Mommy Dearest

To most of my friends, their mother means comfort. These mothers give sound advice and warm hugs. They protect their babies, no matter how much the babies have grown.

For someone like me, watching those moments is tantamount to having salt poured in an open wound. This is the first time I’ve publicly talked about living with and without an abusive mother. Every inch of type is raw but I know I’m not the only one walking this path.

I won’t go into details, but I want to give you the best example I can of how my mother’s moods effected my life. Around age 5 or 6, I was sexually abused for the first time I remember. I recall walking into our living room afterward and something about my face sparked my mother’s intuition. She asked me what was wrong. I remember thinking that if I told her, she would explode and our family would not survive her anger. So, with brilliant intuition at that young age, I kept it to myself. And I would keep it to myself until I started seeing a psychologist.

My mother has always been the time bomb in my life. And this time bomb has an unstable stop watch. When this bomb explodes, all you can do is make yourself as small and quiet as possible. Most of the time, that still doesn’t save you.

I didn’t realize I was being abused until I was about 29-years-old. When I called my best friend to tell her my revelation, she was shocked I didn’t know. I was raised in a closed family system where what happened in the house, stays in the house. I can only ever remember having one slumber party as a child and the fear I felt when my mother came to the living room to tell us to stop talking and go to sleep. I remember her fingernails biting into my arm and being hissed at in a grocery store because I asked for cookies in front of her co-worker. I remember being held by the throat on my tiptoes because she thought I stole her pantyhose and she was late for work. I remember being hit in between the shoulder blades with a pot because she thought I was being mouthy. But, worst of all, I remember mixed feelings. It didn’t seem fair but it had to be my fault because she was the adult, right?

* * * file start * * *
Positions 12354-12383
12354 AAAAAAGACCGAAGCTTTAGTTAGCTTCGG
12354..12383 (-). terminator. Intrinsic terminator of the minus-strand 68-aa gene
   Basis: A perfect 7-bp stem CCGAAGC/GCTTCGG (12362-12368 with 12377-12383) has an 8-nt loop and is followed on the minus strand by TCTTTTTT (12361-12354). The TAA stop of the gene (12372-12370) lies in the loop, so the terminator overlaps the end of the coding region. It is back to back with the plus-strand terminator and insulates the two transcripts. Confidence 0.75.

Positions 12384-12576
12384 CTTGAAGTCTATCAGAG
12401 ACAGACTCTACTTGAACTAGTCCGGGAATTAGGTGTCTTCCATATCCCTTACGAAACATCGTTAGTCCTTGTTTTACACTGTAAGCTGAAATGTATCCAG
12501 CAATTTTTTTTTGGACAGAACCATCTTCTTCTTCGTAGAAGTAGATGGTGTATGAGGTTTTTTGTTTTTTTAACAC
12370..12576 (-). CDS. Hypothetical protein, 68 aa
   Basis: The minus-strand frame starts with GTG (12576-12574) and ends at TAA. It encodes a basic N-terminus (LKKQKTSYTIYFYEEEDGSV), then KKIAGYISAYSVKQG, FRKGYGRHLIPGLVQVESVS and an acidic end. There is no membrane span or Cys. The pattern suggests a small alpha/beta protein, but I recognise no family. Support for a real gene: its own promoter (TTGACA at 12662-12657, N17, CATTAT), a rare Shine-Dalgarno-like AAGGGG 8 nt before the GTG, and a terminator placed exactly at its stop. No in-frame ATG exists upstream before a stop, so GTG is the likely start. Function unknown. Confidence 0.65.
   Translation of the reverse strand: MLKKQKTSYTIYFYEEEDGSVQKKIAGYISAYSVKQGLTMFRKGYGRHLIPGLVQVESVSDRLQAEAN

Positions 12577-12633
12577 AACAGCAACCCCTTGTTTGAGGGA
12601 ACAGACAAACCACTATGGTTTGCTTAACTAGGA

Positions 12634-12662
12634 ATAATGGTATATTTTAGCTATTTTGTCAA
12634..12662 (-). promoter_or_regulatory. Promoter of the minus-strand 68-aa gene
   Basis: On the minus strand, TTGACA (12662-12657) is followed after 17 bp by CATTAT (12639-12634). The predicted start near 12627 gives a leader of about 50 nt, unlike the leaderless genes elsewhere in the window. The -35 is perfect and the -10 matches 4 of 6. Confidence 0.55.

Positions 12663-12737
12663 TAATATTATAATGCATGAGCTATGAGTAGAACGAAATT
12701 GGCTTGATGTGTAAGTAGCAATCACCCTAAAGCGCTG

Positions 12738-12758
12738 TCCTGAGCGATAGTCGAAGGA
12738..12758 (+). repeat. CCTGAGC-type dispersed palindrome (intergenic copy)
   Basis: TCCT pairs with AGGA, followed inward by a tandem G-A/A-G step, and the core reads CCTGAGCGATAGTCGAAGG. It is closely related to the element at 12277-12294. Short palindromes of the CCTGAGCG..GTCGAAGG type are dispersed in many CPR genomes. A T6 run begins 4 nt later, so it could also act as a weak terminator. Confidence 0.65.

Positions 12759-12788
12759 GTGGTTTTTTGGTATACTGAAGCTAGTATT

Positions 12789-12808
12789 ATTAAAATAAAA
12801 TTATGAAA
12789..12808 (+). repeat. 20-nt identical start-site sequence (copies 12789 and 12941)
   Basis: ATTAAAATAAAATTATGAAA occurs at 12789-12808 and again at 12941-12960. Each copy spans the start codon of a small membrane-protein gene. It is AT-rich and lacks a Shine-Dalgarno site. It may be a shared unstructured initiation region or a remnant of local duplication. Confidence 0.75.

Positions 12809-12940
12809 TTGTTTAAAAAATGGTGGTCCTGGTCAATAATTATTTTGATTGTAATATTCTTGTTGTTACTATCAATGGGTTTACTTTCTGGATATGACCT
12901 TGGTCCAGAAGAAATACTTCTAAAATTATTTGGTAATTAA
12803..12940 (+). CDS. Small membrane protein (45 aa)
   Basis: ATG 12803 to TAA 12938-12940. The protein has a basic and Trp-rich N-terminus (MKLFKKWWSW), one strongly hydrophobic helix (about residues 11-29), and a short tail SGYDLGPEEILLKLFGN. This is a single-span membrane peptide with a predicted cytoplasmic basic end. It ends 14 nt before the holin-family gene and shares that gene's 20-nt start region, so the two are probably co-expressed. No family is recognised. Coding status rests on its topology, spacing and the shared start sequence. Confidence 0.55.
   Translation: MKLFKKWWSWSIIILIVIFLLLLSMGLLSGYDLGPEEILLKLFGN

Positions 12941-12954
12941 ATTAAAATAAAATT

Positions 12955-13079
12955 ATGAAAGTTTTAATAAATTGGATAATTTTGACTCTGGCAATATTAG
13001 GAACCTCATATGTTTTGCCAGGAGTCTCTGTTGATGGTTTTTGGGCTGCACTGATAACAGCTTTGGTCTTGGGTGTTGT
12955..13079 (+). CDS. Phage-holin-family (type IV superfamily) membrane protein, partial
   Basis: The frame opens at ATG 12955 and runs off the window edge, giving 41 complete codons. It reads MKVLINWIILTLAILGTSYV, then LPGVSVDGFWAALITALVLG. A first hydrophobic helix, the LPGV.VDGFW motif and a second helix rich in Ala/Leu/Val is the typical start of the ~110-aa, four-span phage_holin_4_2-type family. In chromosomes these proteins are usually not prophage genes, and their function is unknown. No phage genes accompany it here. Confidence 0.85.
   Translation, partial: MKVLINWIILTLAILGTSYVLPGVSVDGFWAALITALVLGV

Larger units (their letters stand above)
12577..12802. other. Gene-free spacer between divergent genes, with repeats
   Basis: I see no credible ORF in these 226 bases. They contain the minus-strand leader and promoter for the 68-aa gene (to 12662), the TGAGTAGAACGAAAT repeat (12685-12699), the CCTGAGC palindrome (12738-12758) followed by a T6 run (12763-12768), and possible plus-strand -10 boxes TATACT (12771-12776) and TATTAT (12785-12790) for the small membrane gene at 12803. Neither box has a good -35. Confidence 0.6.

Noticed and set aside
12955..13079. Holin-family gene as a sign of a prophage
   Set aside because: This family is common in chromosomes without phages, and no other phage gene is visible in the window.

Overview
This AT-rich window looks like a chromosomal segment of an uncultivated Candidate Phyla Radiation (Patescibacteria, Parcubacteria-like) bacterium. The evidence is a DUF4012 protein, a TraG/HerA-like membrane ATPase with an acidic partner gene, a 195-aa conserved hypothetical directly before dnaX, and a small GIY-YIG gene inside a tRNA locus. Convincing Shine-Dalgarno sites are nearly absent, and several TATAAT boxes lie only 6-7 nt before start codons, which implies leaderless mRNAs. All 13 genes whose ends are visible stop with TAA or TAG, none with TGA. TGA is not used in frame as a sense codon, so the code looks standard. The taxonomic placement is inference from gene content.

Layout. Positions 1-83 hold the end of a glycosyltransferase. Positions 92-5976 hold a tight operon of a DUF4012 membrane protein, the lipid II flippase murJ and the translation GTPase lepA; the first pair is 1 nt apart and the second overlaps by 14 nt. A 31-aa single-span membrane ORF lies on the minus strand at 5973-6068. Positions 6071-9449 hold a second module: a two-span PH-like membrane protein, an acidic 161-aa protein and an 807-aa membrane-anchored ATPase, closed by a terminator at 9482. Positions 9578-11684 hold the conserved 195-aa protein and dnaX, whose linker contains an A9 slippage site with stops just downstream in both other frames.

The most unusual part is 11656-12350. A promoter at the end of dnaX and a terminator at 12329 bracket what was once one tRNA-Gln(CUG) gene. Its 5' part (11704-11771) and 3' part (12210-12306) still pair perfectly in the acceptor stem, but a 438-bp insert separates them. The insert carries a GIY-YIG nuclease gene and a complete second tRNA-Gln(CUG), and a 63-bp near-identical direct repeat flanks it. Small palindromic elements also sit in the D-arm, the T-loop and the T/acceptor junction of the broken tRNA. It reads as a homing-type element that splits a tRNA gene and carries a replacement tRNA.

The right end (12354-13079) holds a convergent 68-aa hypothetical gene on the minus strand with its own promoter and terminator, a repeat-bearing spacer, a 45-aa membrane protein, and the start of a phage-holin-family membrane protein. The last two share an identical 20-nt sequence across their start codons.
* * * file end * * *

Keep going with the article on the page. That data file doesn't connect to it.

This kind of abuse propelled me into a fierce and deadly case of perfectionism. If it was perfect, I could fly under the radar. I got nearly straight A’s. I won awards. I did extra-curricular activities and played sports. I got into college in a pre-med program. It was my coping mechanism. It sort of worked but it made my two older brothers hate me.

To this day, holidays give me anxiety. My mother, who was consistently volatile in her moods, only escalated under stress. The onus of  putting on the perfect meal was too much. She would start the day out of bed impossibly early and force me to help. My father and brothers escaped helping, presumably because they had penises. So, I would witness the slide downward from elation to dangerous anger. Often I would get the brunt being told I was lazy or taunting my skills in the kitchen. At some point, my father would enter the picture and flip the switch sending her into a full fury. There would be screaming and always a stomp to her bedroom where she would slam the door with all her might. It was much more frightening when she emerged. Quietly, with danger brimming just below the surface, she would get back to work and direct me to do the same. I would make myself as transparent as possible.